- A Ukrainian soldier says he stopped shelling small Russian units, per The Times of London.
- Sergeant Taras “Fizruk” told the newspaper his unit is running out of US-made artillery shells.
- The US and NATO have struggled to keep pace with Ukraine’s use of ammunition.
A Ukrainian soldier said he stopped shelling small Russian units because his brigade was running out of US-provided artillery ammunition, per The Times of London.
“When it’s two or three soldiers, I’m not shooting any more; only when it’s a critical situation, say, ten guys close to our infantry, we will work,” Sergeant Taras “Fizruk” told the newspaper.
The 31-year-old mortar gunner said that he and his comrades from the 47th Mechanized Brigade “had ten times more ammunition over the summer.” per the newspaper.
“American rounds come in batches of almost identical weights, which makes it easier to correct fire, with very few duds. Now we have shells from all over the world with different qualities, and we only get 15 for three days. Last week, we got a batch full of duds.”
The lack of shells, Fizruk said, has hampered his unit’s control over the northern flank of Avdviivka in eastern Ukraine and their ability to shoot at Russian troops.
“We should be controlling our sector from 4km away, so we can kill a few hundred Russian soldiers before they get to our infantry, and we only take a few wounded,” he told the newspaper, adding: “But without ammunition, we can’t.”
Western supplies are at the ‘bottom of the barrel’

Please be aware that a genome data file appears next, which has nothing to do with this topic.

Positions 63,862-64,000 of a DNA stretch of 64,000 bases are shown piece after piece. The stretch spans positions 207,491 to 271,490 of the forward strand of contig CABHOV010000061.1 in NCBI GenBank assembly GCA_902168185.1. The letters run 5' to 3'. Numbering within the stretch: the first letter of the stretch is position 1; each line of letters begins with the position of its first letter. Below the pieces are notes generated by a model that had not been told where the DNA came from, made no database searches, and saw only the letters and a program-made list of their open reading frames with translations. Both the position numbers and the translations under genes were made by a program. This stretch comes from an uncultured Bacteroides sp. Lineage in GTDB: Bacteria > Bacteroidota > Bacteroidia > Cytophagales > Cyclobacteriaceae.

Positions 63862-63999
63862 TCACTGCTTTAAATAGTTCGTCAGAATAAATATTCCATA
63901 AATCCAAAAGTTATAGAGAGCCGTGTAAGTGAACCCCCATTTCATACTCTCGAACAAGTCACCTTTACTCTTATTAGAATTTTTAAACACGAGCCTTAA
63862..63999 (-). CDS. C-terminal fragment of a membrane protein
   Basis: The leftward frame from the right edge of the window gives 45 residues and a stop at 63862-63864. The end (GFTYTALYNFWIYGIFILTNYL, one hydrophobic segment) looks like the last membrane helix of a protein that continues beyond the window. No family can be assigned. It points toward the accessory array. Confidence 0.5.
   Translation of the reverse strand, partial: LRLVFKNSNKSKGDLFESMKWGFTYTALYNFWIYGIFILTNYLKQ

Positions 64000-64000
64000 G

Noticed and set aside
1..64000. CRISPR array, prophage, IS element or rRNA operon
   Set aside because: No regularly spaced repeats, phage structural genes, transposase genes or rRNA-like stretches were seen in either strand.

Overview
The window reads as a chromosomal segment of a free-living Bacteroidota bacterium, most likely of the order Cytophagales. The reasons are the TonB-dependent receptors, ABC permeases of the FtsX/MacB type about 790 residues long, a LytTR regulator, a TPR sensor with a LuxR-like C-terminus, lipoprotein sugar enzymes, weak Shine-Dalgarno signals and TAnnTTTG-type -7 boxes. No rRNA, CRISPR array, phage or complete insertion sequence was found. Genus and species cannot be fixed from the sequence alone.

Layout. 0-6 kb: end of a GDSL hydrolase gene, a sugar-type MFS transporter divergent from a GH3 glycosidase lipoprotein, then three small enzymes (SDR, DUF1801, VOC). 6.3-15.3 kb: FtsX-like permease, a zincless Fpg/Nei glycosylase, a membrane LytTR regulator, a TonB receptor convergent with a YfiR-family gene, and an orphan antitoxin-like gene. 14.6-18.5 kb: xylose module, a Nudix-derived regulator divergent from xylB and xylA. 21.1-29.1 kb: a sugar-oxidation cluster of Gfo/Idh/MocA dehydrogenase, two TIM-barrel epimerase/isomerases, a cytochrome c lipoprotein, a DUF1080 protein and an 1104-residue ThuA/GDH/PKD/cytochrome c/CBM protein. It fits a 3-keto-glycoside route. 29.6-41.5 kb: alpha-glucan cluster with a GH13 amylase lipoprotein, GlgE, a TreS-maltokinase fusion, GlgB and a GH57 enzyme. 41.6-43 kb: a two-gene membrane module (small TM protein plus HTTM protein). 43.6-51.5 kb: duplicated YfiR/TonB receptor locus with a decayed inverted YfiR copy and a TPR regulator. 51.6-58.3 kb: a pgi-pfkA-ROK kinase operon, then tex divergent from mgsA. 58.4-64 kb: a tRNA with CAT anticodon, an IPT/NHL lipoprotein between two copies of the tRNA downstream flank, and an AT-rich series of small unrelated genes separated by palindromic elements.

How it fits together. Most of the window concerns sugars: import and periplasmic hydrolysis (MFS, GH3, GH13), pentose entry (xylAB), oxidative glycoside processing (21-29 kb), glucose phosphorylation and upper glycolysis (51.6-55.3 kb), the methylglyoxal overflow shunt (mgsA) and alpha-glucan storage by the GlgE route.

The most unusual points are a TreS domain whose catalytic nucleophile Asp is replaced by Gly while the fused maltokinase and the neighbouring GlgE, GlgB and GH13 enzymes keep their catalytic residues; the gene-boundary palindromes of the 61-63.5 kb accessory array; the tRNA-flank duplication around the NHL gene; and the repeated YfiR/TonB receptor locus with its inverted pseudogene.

The US and NATO allies have struggled to keep up with Ukraine’s demands for artillery shells and ammunition, with Western ammunition stockpiles depleting.
And Western supplies are now at the “bottom of the barrel,” Admiral Rob Bauer of the Netherlands, who chairs NATO’s Military Committee, said at a Warsaw Security Forum meeting in October.
“We need large volumes. The just-in-time, just-enough economy we built together in 30 years in our liberal economies is fine for a lot of things — but not the armed forces when there is a war ongoing,” he said, per the BBC.
The issue has been compounded by Republicans in Congress, who are threatening to withhold crucial aid to Ukraine, including ammunition, a defining element in frontline combat.
Andriy Yermak, the head of Ukraine’s presidential office, said that Congress’ delay in providing aid to Ukraine would “very likely make it impossible to continue liberating territory and create a high risk of losing the war,” per The New Voice of Ukraine.
Newly committed aid to Ukraine reached a “new low” between August and October, with a 90% drop compared to the same period in 2022, according to a report compiled by the Kiel Institute for the World Economy.
The Kiel Institute, which has tracked aid promised and sent to Ukraine, said in an update on Thursday that while the new US aid package was delayed to next year, the EU’s promise to supply one million rounds of ammunition has stalled.
Israel’s war with Hamas could also divert tens of thousands of artillery rounds initially slated for Ukraine, Axios reported in October.
Despite having German Leopard 2 tanks and American Bradley M1 fighting vehicles, Fizruk told The Times of London that his unit couldn’t break through Russia’s defensive lines without artillery shells.
To make up for the shortfall, Fizruk told the newspaper that his unit is now using unarmed drones to scare Russian troops away and fundraising for weapons they can buy.
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